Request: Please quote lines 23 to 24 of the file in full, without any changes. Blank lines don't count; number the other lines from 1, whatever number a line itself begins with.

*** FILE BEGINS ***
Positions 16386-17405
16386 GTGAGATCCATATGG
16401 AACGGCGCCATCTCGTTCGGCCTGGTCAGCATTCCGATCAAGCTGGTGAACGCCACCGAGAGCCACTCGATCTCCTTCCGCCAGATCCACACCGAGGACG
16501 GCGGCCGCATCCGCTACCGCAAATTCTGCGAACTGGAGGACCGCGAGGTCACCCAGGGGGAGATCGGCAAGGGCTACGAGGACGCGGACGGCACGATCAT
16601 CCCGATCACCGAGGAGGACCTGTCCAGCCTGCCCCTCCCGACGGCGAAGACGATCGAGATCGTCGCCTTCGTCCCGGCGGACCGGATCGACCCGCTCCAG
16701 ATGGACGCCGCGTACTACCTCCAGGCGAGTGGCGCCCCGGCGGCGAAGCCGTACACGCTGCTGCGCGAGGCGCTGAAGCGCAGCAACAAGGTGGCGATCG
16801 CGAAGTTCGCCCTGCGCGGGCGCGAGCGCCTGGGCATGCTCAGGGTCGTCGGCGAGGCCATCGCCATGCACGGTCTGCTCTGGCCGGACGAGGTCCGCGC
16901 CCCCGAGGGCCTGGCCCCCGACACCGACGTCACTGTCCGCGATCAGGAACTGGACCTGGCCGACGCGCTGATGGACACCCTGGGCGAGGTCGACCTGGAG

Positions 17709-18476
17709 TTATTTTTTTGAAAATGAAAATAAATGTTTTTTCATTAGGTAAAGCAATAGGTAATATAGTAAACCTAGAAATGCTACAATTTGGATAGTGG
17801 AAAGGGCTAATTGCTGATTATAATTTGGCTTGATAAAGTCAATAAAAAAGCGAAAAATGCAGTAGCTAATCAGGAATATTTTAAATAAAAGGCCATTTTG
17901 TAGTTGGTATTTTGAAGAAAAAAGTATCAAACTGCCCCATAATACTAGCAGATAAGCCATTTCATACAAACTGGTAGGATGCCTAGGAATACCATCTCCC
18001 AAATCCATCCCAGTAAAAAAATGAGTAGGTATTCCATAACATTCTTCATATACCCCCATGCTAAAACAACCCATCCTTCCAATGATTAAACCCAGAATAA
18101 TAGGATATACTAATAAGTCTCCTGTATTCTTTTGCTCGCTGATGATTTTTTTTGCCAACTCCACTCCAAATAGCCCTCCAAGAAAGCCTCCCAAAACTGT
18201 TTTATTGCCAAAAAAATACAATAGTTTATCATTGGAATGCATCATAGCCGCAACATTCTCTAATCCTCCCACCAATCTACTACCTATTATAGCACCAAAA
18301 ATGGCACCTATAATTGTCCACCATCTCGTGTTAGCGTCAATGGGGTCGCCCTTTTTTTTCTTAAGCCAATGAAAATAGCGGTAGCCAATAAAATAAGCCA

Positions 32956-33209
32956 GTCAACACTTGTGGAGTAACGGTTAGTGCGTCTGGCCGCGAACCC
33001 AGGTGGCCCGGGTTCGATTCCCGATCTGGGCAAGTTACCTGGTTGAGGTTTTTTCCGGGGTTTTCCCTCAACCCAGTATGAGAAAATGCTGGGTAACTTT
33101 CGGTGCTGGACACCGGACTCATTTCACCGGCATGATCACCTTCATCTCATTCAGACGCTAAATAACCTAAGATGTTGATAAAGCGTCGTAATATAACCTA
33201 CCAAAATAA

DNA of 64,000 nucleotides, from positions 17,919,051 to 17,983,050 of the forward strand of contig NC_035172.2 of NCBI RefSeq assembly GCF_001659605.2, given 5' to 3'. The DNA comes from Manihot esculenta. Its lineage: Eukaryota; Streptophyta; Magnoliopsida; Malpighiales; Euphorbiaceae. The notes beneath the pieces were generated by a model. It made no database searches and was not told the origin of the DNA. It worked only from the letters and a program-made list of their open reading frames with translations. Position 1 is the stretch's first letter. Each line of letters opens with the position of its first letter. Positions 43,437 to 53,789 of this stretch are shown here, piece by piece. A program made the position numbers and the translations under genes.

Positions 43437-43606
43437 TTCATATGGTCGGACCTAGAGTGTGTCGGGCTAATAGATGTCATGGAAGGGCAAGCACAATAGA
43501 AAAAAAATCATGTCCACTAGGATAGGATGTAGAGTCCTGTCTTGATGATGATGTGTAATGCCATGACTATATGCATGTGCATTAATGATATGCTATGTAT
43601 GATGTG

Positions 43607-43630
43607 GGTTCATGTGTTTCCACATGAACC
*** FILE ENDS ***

Positions 43437-43606
43437 TTCATATGGTCGGACCTAGAGTGTGTCGGGCTAATAGATGTCATGGAAGGGCAAGCACAATAGA